How to Cut Your Taxes as Short-Term Interest Rates Come Down

Using after-tax savings to buy an immediate annuity could shift your taxes on income to later years, when you might have expenses that can offset higher taxes.

An older woman looks at paperwork with her laptop on her lap while she sits in a big chair.
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If interest rates come down, according to our fixed income investment guru, “the reductions will likely be at the short end of the yield curve with rates holding steady at the longer end.” Or in layman’s terms, if we move to a more typical yield curve, you’ll see rates on long-term bonds (underlying annuity rates) be substantially higher than on short-term securities and CDs. That may also mean that rates on new annuity contracts are holding steady — although maybe not for long.

For our typical investor, Sally, who is 70, her lifetime income from a $500,000 investment sits at about $42,000 per year, or 8.4%, which means nearly double the current short-term rate of, say, 4.25%. But do you give that advantage away in taxes? That answer and more below.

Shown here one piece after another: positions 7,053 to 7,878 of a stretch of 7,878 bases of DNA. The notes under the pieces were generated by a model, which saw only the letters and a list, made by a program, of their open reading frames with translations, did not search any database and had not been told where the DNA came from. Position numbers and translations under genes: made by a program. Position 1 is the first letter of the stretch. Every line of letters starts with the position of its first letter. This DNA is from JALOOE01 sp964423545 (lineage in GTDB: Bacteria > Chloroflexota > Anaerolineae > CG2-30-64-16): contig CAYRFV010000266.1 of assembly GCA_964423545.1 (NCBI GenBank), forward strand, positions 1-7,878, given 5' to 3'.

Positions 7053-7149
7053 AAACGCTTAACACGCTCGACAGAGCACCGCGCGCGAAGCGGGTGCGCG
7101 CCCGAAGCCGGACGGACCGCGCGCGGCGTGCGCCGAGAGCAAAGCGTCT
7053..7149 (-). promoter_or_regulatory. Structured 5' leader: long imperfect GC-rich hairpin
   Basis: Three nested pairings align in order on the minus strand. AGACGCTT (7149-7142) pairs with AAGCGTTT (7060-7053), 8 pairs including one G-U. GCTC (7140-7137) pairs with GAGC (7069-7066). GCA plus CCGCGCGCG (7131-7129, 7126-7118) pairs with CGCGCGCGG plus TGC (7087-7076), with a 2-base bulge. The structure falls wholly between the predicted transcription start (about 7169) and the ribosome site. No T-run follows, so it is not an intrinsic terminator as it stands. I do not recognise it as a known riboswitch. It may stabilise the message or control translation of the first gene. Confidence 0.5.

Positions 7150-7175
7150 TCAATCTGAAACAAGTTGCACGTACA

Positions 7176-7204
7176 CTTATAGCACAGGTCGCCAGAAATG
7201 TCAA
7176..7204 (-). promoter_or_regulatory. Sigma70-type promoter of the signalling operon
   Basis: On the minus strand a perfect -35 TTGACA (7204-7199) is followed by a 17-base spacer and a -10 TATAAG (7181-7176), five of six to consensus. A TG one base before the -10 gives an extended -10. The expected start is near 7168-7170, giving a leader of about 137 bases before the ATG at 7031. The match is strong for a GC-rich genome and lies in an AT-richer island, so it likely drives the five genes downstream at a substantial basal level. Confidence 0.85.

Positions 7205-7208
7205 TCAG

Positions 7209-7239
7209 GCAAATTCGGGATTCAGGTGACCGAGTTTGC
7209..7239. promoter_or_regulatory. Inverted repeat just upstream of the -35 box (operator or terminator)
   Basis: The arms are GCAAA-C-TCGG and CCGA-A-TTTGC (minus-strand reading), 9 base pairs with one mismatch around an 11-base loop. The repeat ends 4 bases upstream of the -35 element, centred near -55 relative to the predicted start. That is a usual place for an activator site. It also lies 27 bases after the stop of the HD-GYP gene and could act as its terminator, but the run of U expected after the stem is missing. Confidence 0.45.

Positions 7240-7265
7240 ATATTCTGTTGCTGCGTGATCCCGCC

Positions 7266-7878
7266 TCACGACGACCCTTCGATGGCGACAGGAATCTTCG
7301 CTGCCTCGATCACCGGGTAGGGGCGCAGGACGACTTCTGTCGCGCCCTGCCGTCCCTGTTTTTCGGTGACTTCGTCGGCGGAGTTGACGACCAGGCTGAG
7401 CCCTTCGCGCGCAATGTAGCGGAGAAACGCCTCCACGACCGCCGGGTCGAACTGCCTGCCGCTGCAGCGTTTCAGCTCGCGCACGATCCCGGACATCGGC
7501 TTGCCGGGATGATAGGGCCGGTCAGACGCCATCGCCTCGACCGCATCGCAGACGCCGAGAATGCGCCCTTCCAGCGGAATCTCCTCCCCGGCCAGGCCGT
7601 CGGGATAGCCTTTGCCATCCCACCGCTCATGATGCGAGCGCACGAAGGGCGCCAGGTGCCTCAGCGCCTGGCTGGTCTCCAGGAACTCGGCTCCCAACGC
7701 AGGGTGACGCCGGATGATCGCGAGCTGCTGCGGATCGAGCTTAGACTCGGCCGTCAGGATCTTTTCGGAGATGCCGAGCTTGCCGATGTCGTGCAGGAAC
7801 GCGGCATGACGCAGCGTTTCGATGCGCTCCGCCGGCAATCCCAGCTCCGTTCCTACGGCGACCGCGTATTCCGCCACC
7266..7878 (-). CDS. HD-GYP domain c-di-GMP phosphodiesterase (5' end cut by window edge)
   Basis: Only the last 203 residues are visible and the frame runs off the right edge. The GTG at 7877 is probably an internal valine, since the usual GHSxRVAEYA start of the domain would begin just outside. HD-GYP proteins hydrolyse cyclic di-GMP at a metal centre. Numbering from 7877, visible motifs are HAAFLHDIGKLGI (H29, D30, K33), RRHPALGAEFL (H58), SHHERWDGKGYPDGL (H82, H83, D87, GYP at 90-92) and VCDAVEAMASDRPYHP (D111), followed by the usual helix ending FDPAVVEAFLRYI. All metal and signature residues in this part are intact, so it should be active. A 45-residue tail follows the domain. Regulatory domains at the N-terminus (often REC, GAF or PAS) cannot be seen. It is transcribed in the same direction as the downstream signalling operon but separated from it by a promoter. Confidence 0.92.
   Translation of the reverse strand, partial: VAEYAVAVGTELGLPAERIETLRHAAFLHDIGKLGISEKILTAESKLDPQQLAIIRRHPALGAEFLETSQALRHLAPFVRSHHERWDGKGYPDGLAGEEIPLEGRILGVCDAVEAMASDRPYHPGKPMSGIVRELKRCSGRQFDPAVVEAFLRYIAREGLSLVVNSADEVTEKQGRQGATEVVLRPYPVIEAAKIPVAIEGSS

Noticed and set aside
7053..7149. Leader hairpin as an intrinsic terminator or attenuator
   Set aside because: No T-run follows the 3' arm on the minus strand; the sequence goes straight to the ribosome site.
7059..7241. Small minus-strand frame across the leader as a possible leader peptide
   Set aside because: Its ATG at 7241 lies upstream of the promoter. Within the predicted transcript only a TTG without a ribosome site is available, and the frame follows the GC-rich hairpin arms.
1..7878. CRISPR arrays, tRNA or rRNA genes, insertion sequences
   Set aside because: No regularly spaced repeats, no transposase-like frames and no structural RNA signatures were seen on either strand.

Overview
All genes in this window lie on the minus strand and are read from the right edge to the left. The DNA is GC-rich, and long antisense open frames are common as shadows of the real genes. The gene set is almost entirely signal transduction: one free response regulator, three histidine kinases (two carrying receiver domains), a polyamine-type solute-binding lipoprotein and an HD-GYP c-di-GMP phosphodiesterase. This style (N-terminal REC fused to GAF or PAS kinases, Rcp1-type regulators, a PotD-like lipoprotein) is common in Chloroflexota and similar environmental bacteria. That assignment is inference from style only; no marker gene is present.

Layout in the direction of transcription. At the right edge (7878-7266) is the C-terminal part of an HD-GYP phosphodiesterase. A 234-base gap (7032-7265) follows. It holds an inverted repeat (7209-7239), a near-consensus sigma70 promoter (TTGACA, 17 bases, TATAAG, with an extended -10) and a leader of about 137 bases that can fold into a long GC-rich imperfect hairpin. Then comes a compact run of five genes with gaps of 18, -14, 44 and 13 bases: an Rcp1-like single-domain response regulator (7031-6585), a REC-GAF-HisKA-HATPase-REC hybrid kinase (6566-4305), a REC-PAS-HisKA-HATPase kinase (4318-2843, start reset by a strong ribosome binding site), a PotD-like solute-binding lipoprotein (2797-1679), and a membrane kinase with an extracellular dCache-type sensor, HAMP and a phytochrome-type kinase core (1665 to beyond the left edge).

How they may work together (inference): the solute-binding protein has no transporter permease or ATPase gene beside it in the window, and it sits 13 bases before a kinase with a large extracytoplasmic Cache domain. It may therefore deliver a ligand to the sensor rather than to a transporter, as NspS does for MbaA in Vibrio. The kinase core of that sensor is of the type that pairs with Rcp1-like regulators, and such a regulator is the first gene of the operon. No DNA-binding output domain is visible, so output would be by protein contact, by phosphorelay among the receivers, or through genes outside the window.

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Jerry Golden, Investment Adviser Representative
President, Golden Retirement Advisors Inc.

Jerry Golden is the founder and CEO of Golden Retirement Advisors Inc. He specializes in helping consumers create retirement plans that provide income that cannot be outlived. Find out more at, where consumers can explore all types of income annuity options, anonymously and at no cost.